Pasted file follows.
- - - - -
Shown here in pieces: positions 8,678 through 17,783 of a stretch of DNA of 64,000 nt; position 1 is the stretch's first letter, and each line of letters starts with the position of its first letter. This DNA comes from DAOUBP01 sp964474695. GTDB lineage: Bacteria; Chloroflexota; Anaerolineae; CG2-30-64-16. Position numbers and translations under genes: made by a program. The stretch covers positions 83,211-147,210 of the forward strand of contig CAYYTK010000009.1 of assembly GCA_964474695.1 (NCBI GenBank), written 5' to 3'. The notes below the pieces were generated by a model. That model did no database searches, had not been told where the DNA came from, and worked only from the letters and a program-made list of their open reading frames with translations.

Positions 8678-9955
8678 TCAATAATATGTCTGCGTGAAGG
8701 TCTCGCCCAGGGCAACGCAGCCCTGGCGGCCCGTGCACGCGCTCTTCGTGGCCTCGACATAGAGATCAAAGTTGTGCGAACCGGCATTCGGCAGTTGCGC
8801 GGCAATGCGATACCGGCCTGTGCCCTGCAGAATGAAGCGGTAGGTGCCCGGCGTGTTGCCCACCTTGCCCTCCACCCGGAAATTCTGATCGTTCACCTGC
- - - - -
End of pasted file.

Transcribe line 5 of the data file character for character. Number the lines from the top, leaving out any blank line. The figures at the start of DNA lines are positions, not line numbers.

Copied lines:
8801 GGCAATGCGATACCGGCCTGTGCCCTGCAGAATGAAGCGGTAGGTGCCCGGCGTGTTGCCCACCTTGCCCTCCACCCGGAAATTCTGATCGTTCACCTGC